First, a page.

Every year or two our industry is introduced to a tool that allows us to do our jobs more efficiently, or allows us to service our clients better than before. One of those tools is GPS. This is one tool that can really have an impact on the bottom line, but it has also been shown to have a negative impact on company morale and employee satisfaction. So, the question comes to mind, “Why would I purchase a GPS for my vehicles?”
GPS offers many advantages to the dispatcher, the client, the employee, and the owners of the company. Yes, it can show you who is speeding, and where someone was at 10:30 Saturday night, but if that’s the reason that you want to get GPS, you might want to reconsider who you are employing in your company. GPS is a productivity tool, and while it does offer some “Big Brother” reporting, it’s primarily a tool meant to allow your team to work smarter than the competition.
For us here at Isaac Heating & Air Conditioning, it’s helpful to know who is exceeding the posted speed limit, because maybe they have a habit of speeding and they need some occasional reminders. There is a daily report that I receive from our system, and it shows me any time a vehicle exceeds a posted speed limit by a certain number of miles per hour.
But I’m not looking for someone doing 56 in a 55. The reports are set for any time one of our company-owned vehicles is moving more than 6mph over the posted speed limit. Excessive speed is unsafe, it uses more fuel, creates more repairs, creates a negative image of your company, and, oh yeah, it’s illegal. Every day there are vehicles that exceed the speed limit (and I would be foolish to think that they wouldn’t ever do so), but what I look for is a pattern, not a one-time-occurrence.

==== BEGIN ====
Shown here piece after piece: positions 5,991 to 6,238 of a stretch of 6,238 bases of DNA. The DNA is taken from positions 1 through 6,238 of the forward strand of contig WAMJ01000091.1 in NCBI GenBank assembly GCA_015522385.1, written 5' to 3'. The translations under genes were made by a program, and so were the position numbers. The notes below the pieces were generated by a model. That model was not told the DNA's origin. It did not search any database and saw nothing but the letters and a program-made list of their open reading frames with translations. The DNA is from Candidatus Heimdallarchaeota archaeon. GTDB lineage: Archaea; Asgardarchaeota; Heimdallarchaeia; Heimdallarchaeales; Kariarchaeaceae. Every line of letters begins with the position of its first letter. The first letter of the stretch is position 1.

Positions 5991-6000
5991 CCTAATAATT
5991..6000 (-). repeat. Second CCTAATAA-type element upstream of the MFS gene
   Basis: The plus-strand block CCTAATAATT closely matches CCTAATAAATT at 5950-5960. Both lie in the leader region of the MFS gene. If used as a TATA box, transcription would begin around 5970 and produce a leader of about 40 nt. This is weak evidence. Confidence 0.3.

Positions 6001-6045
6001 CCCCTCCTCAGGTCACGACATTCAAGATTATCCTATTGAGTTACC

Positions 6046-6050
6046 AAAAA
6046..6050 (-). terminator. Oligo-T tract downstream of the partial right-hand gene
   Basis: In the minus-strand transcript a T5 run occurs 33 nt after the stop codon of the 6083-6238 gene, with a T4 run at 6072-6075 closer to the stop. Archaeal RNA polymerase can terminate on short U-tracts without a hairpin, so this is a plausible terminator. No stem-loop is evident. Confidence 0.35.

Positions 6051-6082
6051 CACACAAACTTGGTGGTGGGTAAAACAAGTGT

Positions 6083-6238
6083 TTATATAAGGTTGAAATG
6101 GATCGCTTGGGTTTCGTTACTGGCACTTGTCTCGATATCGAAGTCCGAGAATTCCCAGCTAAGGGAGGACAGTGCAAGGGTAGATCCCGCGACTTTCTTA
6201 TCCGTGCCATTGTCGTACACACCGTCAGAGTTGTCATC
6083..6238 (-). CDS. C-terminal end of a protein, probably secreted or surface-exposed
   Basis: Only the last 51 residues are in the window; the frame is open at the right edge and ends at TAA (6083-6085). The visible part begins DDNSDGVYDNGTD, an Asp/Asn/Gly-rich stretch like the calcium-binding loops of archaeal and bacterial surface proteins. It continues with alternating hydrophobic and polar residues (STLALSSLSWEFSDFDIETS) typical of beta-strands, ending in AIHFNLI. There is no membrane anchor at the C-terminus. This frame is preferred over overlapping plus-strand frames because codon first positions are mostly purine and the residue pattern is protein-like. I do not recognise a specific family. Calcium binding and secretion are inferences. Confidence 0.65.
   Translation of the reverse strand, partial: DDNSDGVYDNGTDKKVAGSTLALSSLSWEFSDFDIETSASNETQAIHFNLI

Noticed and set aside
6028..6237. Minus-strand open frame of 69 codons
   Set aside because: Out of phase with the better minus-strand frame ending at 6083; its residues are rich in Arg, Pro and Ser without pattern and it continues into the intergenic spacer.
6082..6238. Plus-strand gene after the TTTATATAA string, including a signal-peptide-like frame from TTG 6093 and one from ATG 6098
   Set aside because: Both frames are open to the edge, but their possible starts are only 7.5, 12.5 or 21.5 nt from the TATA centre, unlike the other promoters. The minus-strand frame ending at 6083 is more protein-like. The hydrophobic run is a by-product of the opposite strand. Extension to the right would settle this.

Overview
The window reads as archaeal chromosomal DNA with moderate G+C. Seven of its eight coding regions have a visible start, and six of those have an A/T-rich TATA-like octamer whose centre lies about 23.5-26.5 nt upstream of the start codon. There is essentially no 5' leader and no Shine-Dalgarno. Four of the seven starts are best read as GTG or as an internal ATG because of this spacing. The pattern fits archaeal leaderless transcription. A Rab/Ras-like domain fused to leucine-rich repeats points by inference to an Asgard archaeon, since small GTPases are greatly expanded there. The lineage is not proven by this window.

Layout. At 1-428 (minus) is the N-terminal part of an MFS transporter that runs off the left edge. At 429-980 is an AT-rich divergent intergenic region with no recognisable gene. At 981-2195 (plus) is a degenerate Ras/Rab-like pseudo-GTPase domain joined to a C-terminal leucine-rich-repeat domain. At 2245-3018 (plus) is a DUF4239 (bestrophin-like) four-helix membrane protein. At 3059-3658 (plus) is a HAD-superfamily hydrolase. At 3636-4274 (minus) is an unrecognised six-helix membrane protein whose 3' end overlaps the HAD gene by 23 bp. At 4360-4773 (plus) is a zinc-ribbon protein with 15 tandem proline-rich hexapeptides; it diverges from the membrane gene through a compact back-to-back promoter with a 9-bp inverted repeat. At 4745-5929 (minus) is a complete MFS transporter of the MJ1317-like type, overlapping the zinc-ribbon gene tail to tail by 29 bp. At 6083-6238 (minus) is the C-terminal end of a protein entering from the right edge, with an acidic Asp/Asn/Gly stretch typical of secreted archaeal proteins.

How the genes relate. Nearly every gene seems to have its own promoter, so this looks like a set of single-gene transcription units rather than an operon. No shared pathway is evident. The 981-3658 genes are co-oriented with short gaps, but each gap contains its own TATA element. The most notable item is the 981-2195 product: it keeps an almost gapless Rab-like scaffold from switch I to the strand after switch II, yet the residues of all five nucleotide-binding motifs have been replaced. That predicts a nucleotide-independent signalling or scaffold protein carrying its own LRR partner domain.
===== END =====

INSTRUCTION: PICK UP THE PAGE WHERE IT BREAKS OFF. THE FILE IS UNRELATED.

Our dispatches might distribute 200 service calls a day, and they need to know who is the closest person to a given address. The GPS shows us on a map where a vehicle is located – and there are no town or zip code boundaries, it’s just based on which vehicle is the closest.
Just today I had our dispatcher question how long it took a technician to get somewhere, not because he thought the tech was wasting time, but he was worried that the tech might not be familiar with the rural town that he was sent to. I went to our GPS system, entered the vehicle number and the date, and it created a breadcrumb trail with time stamps every few minutes, following the technician’s exact route.
Come to find out, the technician did go the most efficient way possible, and he did get there on time – it was our dispatcher who had the inaccurate records!
One feature that we find very useful is being able to find out which vehicle is the closest to a home when a technician at that address needs a part, or help lifting something. With GPS we input in the address, an icon shows up at that location, and instantly we can see all of the vehicles and which one is the closest. If we are lucky, we have a van with a green arrow (traveling) right in the area and we can quickly reroute that them to help the other technician.
This feature is also very helpful when we get an urgent call, such as a CO detector going off or a water leak, and the client is very concerned about when we can be there. A few strokes of the keys and we have all of the information that we need.
So, as you can see there are many uses for GPS, and while some of them can provide information that may lead to someone being terminated, most of the features allow you and your organization to be the best and most efficient company out there. GPS is not intended to provide reports to determine who should be fired … that is why you have a Service Manager. GPS can be a helpful tool when it comes time to make those decisions, and to support what you were already thinking, but it should not be the reason behind installing a system in your vehicles.